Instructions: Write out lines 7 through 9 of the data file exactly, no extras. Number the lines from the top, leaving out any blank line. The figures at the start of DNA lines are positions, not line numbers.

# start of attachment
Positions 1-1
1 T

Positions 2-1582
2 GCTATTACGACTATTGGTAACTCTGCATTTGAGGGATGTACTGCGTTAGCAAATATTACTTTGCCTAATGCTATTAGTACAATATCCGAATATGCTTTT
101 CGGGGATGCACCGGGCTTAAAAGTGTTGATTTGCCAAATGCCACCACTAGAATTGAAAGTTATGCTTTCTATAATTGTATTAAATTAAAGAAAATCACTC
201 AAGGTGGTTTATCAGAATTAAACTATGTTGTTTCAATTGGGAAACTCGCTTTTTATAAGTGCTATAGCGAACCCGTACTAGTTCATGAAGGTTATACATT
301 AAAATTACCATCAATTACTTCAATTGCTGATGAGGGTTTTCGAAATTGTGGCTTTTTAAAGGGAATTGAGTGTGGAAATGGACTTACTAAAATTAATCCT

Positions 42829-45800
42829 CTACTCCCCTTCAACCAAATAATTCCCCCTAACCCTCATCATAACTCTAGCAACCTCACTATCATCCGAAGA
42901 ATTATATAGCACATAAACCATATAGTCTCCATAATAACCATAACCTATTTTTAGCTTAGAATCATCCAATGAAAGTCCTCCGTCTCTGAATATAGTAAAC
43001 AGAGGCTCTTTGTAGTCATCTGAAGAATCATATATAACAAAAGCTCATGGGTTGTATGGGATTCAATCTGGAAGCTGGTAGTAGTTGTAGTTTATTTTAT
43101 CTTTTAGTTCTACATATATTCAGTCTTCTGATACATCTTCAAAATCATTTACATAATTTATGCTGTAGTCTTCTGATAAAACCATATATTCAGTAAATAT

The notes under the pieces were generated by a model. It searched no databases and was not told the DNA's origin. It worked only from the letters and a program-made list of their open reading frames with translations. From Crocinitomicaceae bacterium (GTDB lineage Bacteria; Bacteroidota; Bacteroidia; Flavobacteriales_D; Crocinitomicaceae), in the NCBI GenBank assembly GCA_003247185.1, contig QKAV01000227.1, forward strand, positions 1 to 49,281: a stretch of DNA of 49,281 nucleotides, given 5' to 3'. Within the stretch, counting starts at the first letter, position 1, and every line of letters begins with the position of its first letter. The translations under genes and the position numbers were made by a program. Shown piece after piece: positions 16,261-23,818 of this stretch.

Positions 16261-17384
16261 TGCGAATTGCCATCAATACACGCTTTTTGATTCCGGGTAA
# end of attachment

301 AAAATTACCATCAATTACTTCAATTGCTGATGAGGGTTTTCGAAATTGTGGCTTTTTAAAGGGAATTGAGTGTGGAAATGGACTTACTAAAATTAATCCT

Positions 42829-45800
42829 CTACTCCCCTTCAACCAAATAATTCCCCCTAACCCTCATCATAACTCTAGCAACCTCACTATCATCCGAAGA